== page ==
”Rain, after all is only rain; it is not bad weather. So also, pain is only pain; unless we resist it, then it becomes torment.”
~ the I Ching
Pregnancy is often portrayed as an illness.
Pregnancy “symptoms” fill our Google searches and horrific movie labor scenes, our brains.
Yet being pregnant is glorious—it’s something to worship and feel reverent and excited about—not nervous and annoyed with.
And it’s true—it’s absolutely true that it comes with bodily side effects, changes and new experiences.
I’m within my second pregnancy and, already, it’s nothing like my first, but there is one thing that’s exactly the same—my enjoyment of what I’m moving through.
Yes, I have nausea (although not as badly as my first) and fatigue (a little more challenging with a toddler hugging my legs), but I’m also feeling my abdomen swell—and my heart swell too—because growing a tiny human within your own being is nothing short of miraculous and blissful.
So here are a few of the lesser discussed pregnancy “symptoms:”
1. A total captivation with the perfect person being created, without an official introduction.
2. A fun obsession with saying names you like aloud when no one else is around; noticing the way it rolls off your tongue and the way it chimes with your last name.
3. Placing hands over expanding belly and knowing that the impressive growth of your beating heart is what you should be measuring.
4. Some might say you glow because a pregnant body produces 50 percent more blood—you say it’s because you’ve never been happier in your life.
5. Does it really matter if you’re bloated? There’s a person inside of you.
6. There’s no complete way to describe the elation a mother feels when she hears her baby’s heart beat for the first time at the doctor’s office.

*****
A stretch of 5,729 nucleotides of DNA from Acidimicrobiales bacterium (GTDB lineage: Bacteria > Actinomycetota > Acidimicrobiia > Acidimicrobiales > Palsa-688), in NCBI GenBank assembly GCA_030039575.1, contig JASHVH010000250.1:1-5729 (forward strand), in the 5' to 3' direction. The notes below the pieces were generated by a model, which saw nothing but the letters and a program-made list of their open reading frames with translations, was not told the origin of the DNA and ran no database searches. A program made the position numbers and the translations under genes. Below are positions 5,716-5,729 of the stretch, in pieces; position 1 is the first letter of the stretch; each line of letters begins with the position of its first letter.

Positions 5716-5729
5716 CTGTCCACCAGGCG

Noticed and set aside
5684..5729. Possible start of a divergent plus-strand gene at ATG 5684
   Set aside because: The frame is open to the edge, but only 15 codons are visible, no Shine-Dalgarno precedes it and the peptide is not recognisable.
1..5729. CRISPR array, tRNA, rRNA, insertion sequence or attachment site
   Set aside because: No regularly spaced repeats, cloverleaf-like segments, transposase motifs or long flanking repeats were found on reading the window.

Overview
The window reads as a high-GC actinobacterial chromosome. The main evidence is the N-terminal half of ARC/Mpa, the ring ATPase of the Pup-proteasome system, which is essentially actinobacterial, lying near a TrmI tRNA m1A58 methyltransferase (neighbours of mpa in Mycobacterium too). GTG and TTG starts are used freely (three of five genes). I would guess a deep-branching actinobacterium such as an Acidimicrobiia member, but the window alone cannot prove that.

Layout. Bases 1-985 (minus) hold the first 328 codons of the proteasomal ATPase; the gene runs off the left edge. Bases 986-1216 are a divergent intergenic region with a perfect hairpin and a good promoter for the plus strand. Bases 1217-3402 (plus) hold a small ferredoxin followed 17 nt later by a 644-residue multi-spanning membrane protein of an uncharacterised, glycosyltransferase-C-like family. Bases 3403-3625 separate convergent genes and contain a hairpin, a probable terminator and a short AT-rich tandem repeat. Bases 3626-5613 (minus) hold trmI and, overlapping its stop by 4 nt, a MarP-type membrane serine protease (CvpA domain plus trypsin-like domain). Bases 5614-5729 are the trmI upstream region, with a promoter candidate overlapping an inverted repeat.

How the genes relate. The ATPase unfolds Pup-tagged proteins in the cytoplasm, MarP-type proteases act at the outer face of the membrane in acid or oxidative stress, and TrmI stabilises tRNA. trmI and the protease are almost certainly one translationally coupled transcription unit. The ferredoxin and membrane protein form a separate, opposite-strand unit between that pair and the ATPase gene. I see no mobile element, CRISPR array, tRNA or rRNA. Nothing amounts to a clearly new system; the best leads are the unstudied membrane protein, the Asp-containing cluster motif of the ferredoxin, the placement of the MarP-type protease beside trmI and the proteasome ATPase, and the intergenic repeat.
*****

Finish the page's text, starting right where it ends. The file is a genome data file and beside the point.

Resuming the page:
7. You might feel exhausted during your first trimester, but, hey, your body is also developing a placenta to nourish and support your baby while you share your body.
8. Not every pregnancy is wonderful—just like not every delivery or early parenting experience is easy—but the reverse of this is true: some of us like being pregnant.
So, expectant mamas, know that we’re not all doomed to agonizing over every physical change, and, equally, that labor isn’t always like the movies.
Actually, I was in labor with my first child and didn’t even realize it because I anticipated the screaming and drama I’d witnessed in films.
Nope, my labor didn’t look like wailing; rather it was more like grilling dinner outside with my husband and taking recycling to the drop-off center and, when my water broke in what is apparently a more typical movie-like gush, I took a shower and calmly packed my bags afterward. (I actually tried to go back to sleep, as it happened in the middle of the night.)
And, who knows, maybe this time around will be vastly different—I’m definitely going into this with a wide-open heart and mind—but I’m taking with me the knowledge of generations of women before me, and of friends and their unique stories too.
Because pregnancy is not an illness and it’s not something to complain about and seek sympathy for.
Each and every individual on this planet, past and present, is an added piece of a rich history of pregnancy and childbirth and humanity, and, because the loudest, squeakiest wheel frequently gets the cliched grease, we hear too much about the difficulties and trials—and too little about the joyful, round women walking among us.
There are many who have smooth, uncomplicated pregnancies with nothing but pure awe pouring out of our hearts and mouths (when people ask us how we are)—although this isn’t to pretend that there aren’t occasional grievances or disruptions, but for many of us, these aren’t the focus.
Like life, attention can be mindfully given to all of the benefits happening inside of your world—and your body—during pregnancy.
“Giving birth should be your greatest achievement not your greatest fear.”
~ Jane Weideman
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Editor: Bryonie Wise
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